Fantastic tablet. Exceeds all my expectations. Several of my friends have iPads, and they've tried to tell me its just an iPad wannabe. Apple didn't invent the tablet (although they're suing Samsung as if they did). Its a tablet with much more functionality than the iPad. The fact that it has USB support, mini-USB, Flash, SD Card , and HDMI port sets it on a league of it own. Yes, its a little heavier, but it has a full HD screen and all those ports, its a worthy sacrifice. I give Apple credit for their IOS interface, its clean and consistent, more dummy proof than the Android OS. The freedom to choose how you access programs in Android is a nice feature, specially for techies who like to customize their desktops. One way I sum it up is, iPads are for non-techies. I'd want my mom to have an iPad. I'm doing things with my Android that the iPad could probably do, but Apple doesn't allow it. I'm not tied to iTunes, or any desktop application for that matter. Android="your way", Apple="their way" .
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on November 25, 2014
3 years and still going strong. This tablet still holds its own with anything current. I have a number of apps that I use on this tablet on a daily basis. I am a Microsoft guy... I don't really love Android like many folks do, but the sheer power and excellent screen on this thing keeps me coming back. I use it for reading ebooks, browsing the web, and even outdoors as a screen for a TPod fish finder that uses direct wifi (the TPod acts as the wifi hub) to send signals from the fish finder to the tablet so I can use the tablet as the fish finder screen (no Internet or cell connection required). It is plenty bright enough, and the battery lasts for 4 hours with the screen on it's brightest setting constantly while I am fishing in a boat. Amazing.

When just using it normally (occasional email checking or ebook reading) the battery will last for more than a week, easily.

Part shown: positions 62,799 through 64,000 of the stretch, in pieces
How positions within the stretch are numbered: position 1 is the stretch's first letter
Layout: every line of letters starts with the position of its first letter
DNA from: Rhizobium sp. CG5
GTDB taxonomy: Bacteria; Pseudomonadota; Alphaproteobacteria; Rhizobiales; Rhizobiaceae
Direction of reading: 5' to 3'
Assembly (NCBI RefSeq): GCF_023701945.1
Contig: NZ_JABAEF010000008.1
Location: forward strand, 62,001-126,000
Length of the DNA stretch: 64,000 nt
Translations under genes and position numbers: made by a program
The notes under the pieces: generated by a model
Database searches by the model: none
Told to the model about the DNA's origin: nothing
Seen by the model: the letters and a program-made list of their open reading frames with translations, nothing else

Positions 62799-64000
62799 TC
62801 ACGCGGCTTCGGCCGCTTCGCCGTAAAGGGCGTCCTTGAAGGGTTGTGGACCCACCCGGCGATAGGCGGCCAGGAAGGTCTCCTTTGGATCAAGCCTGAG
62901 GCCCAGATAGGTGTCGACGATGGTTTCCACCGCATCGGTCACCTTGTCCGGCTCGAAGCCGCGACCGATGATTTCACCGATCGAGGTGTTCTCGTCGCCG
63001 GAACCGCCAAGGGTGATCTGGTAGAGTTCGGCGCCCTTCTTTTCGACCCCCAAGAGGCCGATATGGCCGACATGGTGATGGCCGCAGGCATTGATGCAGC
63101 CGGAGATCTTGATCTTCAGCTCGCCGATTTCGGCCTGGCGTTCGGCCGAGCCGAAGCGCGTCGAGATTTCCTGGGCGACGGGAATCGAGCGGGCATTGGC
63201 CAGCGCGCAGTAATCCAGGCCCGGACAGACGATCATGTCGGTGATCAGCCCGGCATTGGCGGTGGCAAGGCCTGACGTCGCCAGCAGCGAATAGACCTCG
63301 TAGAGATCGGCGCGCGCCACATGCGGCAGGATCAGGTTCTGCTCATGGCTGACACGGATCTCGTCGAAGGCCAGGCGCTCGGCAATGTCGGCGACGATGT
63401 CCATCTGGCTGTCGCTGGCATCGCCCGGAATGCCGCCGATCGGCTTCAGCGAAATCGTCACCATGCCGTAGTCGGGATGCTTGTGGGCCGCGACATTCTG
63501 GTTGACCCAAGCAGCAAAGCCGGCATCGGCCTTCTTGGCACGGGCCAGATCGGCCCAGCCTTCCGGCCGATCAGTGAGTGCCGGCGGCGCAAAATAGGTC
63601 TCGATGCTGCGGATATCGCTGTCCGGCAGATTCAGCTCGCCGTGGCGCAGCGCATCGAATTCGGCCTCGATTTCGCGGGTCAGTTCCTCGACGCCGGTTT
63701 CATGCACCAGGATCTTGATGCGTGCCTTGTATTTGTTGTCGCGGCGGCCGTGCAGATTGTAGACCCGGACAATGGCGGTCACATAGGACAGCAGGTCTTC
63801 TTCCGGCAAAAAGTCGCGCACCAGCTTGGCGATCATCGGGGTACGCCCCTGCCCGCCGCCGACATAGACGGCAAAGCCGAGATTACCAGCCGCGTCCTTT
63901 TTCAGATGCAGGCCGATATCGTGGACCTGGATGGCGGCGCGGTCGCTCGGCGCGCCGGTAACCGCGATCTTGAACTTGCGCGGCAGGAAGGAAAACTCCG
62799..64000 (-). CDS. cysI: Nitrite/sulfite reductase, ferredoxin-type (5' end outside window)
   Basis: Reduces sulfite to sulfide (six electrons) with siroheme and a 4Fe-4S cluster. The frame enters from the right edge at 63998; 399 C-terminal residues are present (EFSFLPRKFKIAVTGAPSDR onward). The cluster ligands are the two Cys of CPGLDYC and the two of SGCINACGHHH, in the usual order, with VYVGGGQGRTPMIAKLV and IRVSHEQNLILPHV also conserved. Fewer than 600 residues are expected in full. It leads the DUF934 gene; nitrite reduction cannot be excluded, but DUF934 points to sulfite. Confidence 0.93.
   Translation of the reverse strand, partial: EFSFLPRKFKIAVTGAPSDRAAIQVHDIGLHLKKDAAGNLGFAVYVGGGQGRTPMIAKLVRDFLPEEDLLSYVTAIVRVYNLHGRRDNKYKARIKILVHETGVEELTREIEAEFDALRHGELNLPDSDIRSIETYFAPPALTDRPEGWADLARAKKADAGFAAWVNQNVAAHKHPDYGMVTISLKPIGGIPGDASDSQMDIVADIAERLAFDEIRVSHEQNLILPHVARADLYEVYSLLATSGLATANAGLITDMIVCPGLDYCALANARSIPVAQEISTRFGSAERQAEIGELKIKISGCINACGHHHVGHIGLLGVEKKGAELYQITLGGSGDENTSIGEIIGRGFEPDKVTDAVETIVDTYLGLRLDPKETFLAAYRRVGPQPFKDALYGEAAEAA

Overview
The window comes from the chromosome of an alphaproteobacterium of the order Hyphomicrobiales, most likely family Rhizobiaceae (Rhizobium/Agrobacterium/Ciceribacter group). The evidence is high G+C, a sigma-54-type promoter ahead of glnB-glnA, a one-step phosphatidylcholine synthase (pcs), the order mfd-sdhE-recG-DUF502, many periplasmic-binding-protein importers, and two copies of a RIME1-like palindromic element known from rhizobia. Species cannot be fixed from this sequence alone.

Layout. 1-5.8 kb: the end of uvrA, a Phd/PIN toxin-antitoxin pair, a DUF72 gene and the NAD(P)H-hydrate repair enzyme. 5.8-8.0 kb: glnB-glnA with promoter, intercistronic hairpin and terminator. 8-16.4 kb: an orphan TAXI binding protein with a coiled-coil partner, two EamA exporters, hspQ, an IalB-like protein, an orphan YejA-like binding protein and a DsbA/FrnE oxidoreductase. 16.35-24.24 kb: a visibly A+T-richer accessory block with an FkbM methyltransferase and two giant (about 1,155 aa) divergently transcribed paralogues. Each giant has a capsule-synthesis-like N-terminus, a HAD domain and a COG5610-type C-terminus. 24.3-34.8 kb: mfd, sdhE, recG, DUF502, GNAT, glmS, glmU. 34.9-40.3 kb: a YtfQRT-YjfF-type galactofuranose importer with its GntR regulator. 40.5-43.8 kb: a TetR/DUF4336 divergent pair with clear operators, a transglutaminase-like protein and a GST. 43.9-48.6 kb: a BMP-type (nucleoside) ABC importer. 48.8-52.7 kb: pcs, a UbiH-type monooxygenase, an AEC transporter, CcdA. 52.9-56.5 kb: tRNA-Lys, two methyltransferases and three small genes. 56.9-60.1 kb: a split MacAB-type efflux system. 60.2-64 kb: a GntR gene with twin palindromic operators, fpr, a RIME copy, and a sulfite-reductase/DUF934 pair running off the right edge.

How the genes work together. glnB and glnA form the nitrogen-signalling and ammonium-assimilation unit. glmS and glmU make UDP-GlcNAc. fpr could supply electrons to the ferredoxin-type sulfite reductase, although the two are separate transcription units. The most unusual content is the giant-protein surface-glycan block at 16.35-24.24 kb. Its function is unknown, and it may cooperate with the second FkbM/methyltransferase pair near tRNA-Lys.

I know this thing is old, but if you are looking at a new Acer tablet or an old used A500, I can recommend it highly.
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on December 18, 2012
This tablet is one of the best kept secrets of its time, and even now. It has a FULL SIZED usb port which means you can plug your flash drives, or an external hard drive to it. I am an IT professional and I needed a tablet. My choices at the time were Android or iPad and I chose the Acer A500. With a 32GB microSD card inserted, you can carry around a library of more than 1000 books, or a small array of HD movies, or a few thousand songs. The screen resolution is great, and if you root the tablet you can do even more. I am running Ice Cream Sandwich on mine, and I get about 5 hours of use out of it. I would get a new one or a refurb which is certified. For a while, this was the device which I used to feed my HDTV a picture (with the mini HDMI port from the A500). You can pair a Bluetooth mouse and keyboard to it and use it as a computer.

WARNING: Do NOT buy the "dock" for this unit. It is utterly useless, does not pass many of the functions of the tablet through it and does not even charge the thing. USELESS. But the tablet blows away many of the newest tablets available today. Well worth this price.